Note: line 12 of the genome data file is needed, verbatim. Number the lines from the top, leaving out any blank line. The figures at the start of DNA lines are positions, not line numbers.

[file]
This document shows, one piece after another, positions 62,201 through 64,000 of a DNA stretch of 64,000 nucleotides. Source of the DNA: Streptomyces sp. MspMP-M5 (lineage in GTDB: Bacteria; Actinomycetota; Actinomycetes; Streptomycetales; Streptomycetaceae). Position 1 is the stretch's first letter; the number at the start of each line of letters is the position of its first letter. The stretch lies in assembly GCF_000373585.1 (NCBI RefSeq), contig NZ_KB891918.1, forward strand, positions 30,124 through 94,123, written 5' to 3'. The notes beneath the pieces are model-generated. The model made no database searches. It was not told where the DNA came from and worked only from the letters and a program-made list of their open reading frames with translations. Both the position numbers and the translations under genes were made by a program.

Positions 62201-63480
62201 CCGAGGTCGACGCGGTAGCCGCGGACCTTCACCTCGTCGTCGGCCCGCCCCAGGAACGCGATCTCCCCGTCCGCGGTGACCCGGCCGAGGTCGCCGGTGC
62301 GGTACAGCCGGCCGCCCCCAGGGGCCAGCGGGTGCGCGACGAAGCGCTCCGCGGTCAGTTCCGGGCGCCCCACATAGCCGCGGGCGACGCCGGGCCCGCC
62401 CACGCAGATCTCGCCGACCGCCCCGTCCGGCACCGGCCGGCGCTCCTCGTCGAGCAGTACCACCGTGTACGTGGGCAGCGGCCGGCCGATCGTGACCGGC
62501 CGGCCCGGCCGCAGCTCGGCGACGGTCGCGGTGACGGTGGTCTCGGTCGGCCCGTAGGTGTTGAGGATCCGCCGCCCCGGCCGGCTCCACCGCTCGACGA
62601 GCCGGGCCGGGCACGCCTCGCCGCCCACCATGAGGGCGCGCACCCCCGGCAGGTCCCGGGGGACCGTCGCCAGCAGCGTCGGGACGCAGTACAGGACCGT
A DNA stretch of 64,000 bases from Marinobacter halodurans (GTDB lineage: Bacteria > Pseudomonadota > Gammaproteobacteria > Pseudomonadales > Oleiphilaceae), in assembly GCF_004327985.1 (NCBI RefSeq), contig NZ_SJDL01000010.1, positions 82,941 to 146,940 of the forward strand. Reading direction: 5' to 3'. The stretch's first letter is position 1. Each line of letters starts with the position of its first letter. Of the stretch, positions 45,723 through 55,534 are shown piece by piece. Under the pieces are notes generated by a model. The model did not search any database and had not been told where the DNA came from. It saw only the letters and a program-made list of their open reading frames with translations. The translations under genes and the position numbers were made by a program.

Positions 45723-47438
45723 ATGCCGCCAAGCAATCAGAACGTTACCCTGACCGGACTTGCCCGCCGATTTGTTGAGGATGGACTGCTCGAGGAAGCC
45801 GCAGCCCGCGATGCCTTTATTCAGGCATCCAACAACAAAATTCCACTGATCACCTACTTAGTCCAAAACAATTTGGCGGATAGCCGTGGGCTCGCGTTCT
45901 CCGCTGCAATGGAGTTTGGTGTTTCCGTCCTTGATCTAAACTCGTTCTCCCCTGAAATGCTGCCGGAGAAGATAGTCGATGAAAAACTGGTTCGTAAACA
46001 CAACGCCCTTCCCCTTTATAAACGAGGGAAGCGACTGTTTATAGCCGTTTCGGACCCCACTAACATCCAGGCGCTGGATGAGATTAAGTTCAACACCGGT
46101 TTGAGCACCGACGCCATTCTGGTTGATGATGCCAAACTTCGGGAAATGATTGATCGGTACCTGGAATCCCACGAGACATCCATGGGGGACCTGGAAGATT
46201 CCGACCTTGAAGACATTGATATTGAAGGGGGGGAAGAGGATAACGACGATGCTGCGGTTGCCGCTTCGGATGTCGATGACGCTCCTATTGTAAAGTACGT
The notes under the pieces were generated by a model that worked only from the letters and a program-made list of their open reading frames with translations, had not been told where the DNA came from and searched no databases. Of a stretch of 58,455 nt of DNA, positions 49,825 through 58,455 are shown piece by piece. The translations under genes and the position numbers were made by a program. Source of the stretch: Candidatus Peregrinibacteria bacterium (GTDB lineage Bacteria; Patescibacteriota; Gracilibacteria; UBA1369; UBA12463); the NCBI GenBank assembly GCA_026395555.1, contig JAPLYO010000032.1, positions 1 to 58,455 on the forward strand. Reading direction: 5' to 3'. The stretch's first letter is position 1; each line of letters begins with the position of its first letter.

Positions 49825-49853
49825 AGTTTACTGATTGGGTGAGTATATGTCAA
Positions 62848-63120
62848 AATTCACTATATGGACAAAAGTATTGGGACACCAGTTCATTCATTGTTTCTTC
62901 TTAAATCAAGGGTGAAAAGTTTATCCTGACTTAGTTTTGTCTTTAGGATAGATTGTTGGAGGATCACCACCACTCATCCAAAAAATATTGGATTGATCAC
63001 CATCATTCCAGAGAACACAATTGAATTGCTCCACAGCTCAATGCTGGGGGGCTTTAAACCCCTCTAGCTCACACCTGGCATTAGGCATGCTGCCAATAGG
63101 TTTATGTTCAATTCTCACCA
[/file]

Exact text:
45901 CCGCTGCAATGGAGTTTGGTGTTTCCGTCCTTGATCTAAACTCGTTCTCCCCTGAAATGCTGCCGGAGAAGATAGTCGATGAAAAACTGGTTCGTAAACA